Silver wins gold

Sept. 19, 2002

During major international events like the recent 2002 Winter Olympic Games in Salt Lake City, part of the focus was on how Olympic venues accommodated extra traffic.

During major international events like the recent 2002 Winter Olympic Games in Salt Lake City, part of the focus was on how Olympic venues accommodated extra traffic.

But what about the impact on nearby transportation facilities? How does traffic flow affect the "little guys" during a big event like the Olympics? The redesign and construction of the Silver Creek Junction Interchange prior to the Olympic Games in Salt Lake City was a team effort between the engineers at H.W. Lochner, local businesses and a software program called AutoTURN that put everyone's mind at rest.

Trying to run a business here

Silver Creek Junction is located where U.S. 40 ends and I-80 continues. This junction lies in the path the Mormon pioneers took when they followed Brigham Young into the Salt Lake Valley through Emigration Canyon. It forms part of the route that pioneers followed on foot, and during the 2002 Winter Olympics it was scheduled to handle as much traffic as future 2020 projections.

As one of America's original transcontinental routes, U.S. 40 also forms part of a popular trucking route (U.S. 40 runs from the Colorado state line to its western end at Silver Creek Junction). Use of the interchange had been growing on its own--daily vehicle volume had risen 50% over the last 10 years. It was time to get serious about creating a new structure due to the substandard condition of the bridge and the looming Olympic traffic.

The Bell brothers of Utah, operators of Bell Brothers Oil at Silver Creek Junction since 1971, knew the Olympics would be a busy time. They were excited about the event coming to town but knew they wanted business to go on as normally as possible. But "business as usual" during an event as large as the Olympics can be a challenge, especially for a business that sits in the shadow of Silver Creek Junction, a central transportation facility for the Games.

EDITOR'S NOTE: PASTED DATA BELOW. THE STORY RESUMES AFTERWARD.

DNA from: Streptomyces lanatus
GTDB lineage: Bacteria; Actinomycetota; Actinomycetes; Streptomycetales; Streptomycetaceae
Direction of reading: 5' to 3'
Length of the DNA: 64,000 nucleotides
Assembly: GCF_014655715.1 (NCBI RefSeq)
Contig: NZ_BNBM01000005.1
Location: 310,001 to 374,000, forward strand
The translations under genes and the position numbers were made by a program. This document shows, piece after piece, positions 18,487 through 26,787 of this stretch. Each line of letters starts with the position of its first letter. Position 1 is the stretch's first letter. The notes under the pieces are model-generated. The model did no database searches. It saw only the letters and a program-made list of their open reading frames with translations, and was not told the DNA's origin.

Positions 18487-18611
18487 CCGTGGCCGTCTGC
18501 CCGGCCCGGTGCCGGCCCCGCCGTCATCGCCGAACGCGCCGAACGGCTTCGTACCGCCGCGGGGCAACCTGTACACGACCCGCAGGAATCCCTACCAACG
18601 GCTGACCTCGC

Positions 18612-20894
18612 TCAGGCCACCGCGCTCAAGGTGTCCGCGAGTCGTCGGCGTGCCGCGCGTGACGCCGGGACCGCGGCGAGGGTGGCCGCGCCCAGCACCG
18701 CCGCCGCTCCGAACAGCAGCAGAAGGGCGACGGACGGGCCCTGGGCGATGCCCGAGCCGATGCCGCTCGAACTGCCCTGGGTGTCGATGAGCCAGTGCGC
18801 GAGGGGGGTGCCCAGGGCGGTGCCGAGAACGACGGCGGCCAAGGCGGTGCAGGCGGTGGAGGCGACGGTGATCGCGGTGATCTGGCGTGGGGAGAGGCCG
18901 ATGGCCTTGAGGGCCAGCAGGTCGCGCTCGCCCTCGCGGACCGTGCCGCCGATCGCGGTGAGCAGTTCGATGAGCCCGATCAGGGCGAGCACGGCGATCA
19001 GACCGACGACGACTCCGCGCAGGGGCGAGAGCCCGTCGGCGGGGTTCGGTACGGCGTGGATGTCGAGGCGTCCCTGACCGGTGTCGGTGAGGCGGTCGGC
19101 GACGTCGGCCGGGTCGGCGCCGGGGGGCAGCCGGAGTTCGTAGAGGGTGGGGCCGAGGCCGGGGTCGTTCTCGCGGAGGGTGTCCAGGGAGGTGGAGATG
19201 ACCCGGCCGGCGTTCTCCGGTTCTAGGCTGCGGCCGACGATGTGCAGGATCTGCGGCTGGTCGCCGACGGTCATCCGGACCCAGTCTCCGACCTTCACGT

Snow event route

The Utah Department of Transportation (UDOT) and the Salt Lake Olympic Committee knew that Silver Creek would be a high traffic area during the games. The junction is the main link between Salt Lake City and the surrounding areas of Park City, Deer Valley and Soldier Hollow where the snowboard, freestyle, slalom and cross country venues were located.

A nearby "Park and Ride" area (constructed to encourage bus ridership during the events and help the Salt Lake Olympic Committee achieve its goal of an emission-free Games) also would add to local volume.

The federal government agreed the Silver Creek project was necessary after considering the following factors:

l A 1998 UDOT sufficiency rating of 37 for the bridge;

l Necessary safety improvements for curve radii, visibility, road grades and merge distances;

l Congestion reduction based on the projected future 2020 traffic volume; and

l Elimination of current confusion caused by redundant movements.

Funds were put forth to assist with the project, making the Silver Creek interchange overhaul one of four major transportation projects completed in time for the Olympics.

Different ideas were considered and different firms put forth plans. The firm of H.W. Lochner was chosen for the design of the new interchange and bridge reconstruction. Engineers at Lochner's Salt Lake office, led by Tyler Robirds as project manager, decided to go with a single-point interchange with an innovative system connection between I-80 and U.S. 40. A separate flyover ramp was created to allow a direct connection from westbound U.S. 40 traffic to westbound I-80 traffic. The design was completed in March 2000 and construction was complete in the fall of 2001.

Mimicking movements

In spite of accelerating the design schedule to be ready in time for the Olympics, the team at Lochner made sure to involve the public during each stage. Designing an adequate interchange for future traffic demands while accommodating the concerns of residents and businesses who work and live near the interchange was important to both UDOT and Lochner engineers.

At Silver Creek Junction this meant working closely with David and Allan Bell of Bell Brothers. A big concern at Bell was ensuring that semi-trailer trucks and passenger vehicles would continue to be able to enter and exit the parking lot with ease. Oil refueling tankers also needed to maneuver easily off of the highway and into the parking lot.

The engineers at H.W. Lochner were able to test for this using AutoTURN software, a CAD-based program that simulates the movements of vehicles during the design stage. Designers at Lochner selected the largest vehicles that needed to enter and traverse the Bell Brothers lot and "drove" these through the design plan using AutoTURN.

Since AutoTURN is a visual program, the team at Lochner was able to show the turn simulations during presentations to community members.

No falls

According to all parties involved, the final result was a success, and the interchange delivered smooth traffic flow during the games. Nile Easton, UDOT spokesperson, announced after the Games ended that the interchange redesign had more than exceeded UDOT's expectations. "It handled heavy, heavy volume with no backups, it's structurally very sound and it even looks appealing. We don't have the volume numbers in yet, but they're way up."